In Michigan, a Will has two primary forms: the typed form with two witnesses or the handwritten form with only the testator’s signature and dated. This varying construction allows for a person to easily craft their own Will without consulting an attorney. Often, they get something wrong that either invalidates the Will, gives gifts to unintended recipients, or has unforeseen tax consequences.
The Will is the only legal document that allows for a person to choose who would look after their children that are under 18. In addition to guardianships, the Will allows for conservators to be appointed over the children’s financial decisions.
The public can access the Will (as opposed to a Trust) after it has been filed in Probate. If your estate only has a Will, the public can see who you left as your beneficiaries. This comes into play if you know one of your beneficiaries has trouble with creditors, who can search the public record and see if that beneficiary is having money come their way.
The Will cannot create gifts that are structured. Such as, John Smith gets 1/3 when he turns 30, 1/3 when he turns 40, and 1/3 when he turns 50. All Wills can do is give lump sums, which is fine is some cases, but if one has young children, the money would sit in an account controlled by their conservator until they turn 18, at which point they get the entire lump sum.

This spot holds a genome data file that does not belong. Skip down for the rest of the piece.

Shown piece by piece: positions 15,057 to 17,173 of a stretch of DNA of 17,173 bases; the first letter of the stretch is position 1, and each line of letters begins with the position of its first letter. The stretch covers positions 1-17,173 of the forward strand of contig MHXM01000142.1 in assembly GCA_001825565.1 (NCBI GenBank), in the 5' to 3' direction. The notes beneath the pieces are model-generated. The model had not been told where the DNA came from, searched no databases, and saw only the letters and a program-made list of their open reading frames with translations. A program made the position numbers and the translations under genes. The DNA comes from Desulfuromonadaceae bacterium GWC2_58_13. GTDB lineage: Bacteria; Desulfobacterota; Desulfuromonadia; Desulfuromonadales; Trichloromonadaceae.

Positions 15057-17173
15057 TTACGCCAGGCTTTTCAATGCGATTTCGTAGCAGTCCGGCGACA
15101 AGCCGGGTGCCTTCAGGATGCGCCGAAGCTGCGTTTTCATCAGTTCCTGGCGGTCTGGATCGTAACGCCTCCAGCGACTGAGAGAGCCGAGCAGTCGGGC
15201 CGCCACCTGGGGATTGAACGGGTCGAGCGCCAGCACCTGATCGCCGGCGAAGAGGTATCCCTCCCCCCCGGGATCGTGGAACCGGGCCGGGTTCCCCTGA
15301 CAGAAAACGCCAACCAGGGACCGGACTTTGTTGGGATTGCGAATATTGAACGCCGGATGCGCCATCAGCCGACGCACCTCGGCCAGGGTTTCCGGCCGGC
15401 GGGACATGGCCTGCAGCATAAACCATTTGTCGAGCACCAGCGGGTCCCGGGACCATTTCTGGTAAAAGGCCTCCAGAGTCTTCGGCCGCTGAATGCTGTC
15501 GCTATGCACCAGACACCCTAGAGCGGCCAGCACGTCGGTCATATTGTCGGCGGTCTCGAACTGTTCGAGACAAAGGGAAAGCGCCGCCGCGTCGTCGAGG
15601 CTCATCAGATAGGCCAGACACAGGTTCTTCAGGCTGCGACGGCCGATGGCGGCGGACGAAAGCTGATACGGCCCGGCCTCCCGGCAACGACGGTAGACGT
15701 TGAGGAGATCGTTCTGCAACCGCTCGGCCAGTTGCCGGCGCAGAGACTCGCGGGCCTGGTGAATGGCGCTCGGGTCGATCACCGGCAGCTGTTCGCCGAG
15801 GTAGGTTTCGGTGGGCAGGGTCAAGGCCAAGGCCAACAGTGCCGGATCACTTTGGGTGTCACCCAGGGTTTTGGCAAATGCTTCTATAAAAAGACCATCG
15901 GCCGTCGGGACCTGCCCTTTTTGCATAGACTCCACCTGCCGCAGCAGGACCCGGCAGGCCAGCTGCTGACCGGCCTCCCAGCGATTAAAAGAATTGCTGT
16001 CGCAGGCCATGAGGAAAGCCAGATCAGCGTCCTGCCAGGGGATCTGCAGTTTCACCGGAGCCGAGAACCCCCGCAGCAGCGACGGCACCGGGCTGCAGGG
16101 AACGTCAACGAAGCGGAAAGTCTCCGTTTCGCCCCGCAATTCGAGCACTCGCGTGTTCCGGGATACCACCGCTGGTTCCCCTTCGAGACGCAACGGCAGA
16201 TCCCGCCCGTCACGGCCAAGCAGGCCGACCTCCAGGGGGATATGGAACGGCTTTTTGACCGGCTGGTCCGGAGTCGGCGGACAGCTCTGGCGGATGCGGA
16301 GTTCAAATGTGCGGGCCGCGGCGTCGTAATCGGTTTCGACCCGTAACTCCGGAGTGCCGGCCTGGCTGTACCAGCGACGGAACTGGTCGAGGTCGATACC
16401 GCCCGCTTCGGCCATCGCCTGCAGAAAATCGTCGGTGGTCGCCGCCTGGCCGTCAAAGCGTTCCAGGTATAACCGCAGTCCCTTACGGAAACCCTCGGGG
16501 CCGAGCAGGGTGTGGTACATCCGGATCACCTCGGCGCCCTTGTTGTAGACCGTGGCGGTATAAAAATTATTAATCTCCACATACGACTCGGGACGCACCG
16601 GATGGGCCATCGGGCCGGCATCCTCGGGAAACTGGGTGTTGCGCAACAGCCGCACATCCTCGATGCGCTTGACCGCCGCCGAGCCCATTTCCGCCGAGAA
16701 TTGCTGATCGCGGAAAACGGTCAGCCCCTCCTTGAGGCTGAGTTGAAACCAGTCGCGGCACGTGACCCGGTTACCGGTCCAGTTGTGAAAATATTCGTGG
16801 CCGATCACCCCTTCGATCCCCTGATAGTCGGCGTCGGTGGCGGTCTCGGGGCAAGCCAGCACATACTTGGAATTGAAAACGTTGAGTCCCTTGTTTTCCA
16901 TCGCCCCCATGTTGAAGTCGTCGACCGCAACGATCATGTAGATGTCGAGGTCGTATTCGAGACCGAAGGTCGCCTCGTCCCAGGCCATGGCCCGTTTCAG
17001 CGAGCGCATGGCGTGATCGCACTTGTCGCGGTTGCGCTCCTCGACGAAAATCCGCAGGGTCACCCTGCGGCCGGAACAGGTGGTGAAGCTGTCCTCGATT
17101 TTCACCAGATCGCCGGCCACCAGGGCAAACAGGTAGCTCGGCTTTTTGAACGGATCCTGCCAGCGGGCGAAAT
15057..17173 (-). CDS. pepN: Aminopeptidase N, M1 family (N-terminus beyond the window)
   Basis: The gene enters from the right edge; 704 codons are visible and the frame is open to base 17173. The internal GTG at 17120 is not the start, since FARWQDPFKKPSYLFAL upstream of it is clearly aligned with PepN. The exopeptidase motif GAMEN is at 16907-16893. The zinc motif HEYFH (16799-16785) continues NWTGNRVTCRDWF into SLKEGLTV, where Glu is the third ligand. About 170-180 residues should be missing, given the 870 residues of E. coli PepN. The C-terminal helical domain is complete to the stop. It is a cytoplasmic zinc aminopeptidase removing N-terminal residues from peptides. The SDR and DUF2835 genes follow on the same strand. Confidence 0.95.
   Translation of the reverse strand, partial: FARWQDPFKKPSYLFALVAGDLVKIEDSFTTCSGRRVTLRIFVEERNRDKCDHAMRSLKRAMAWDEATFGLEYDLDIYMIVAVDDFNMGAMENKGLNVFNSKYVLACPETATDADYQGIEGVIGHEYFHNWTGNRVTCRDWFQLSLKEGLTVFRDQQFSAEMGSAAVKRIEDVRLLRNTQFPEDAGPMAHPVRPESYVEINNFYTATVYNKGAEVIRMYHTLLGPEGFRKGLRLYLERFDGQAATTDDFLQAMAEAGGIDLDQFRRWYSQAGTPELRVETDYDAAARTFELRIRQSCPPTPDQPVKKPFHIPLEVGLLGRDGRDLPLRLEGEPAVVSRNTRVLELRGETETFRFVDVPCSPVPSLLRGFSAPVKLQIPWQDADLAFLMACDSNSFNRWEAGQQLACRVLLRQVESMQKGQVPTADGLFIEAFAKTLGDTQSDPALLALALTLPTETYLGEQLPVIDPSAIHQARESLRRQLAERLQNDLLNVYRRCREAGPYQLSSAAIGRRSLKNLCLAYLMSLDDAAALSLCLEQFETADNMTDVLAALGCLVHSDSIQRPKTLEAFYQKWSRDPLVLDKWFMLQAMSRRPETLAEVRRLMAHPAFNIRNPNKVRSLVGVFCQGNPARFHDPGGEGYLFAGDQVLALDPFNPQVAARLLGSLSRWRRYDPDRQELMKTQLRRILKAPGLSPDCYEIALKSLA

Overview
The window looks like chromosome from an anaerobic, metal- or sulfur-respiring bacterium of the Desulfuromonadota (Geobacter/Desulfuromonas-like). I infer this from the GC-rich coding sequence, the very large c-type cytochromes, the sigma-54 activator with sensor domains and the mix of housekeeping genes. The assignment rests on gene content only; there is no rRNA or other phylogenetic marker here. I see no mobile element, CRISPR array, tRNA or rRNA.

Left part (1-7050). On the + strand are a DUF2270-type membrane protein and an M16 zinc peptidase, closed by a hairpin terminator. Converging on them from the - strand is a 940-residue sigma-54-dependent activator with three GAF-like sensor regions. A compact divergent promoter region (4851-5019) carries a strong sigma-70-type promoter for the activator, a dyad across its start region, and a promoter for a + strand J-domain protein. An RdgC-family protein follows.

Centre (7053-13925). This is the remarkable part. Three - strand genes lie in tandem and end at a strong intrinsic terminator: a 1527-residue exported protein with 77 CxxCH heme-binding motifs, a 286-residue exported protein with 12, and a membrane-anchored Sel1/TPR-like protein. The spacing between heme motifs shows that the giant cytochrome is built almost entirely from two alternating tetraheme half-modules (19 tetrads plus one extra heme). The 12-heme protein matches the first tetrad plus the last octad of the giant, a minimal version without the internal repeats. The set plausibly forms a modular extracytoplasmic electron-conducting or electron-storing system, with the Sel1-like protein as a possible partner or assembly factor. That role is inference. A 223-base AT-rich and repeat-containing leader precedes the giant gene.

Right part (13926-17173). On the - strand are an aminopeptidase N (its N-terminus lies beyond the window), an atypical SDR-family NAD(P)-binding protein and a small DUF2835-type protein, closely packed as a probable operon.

Having a Trust can solve some of the aforementioned problems; however, they have shortfalls of their own. A significant limitation is that you cannot use it to designate who can be a guardian or conservator for your minor children.
A Trust can help protect you and those you love. It can designate who can make your financial and medical decisions if you to become incapacitated, something the Will cannot do. There are Trusts for children with special needs, which are used to insure that the child will be taken care of. There are Pet Trusts or Honorary Trusts, which allow for an animal or inanimate object to be taken care of for their lifespan or 21 years, respectively. Finally, there are National Firearms Act Trusts, which allow for civilians to create trusts to own weapons that they are normally incapable of owning.
Although you can create gifts that are structured, the Trust’s biggest hole is that it is not automatically encompassing. For something to be in the Trust, it must be put there, either by transferring title or by other documentation. This is how Wills come into play. A Will can pour-over any or all of your estate into your Trust. The Will should not be the sole way of putting things into your Trust for the simple fact that it can easily be contested and overturned by a beneficiary. If that happens, then all of the items that should be going into the Trust stay out to be probated by the Court.
Unless the Trust is contested, there is no real way to get a hold of the contents of the Trust. This means that creditors are unable to anticipate when an indebted beneficiary may receive their inheritance. Additionally, Michigan recognizes a Spendthrift provision that can be put into a Trust, which prevents creditors from attacking proceeds of the Trust.
The differences between a Will and a Trust are significant. Make sure that your estate is properly protected today.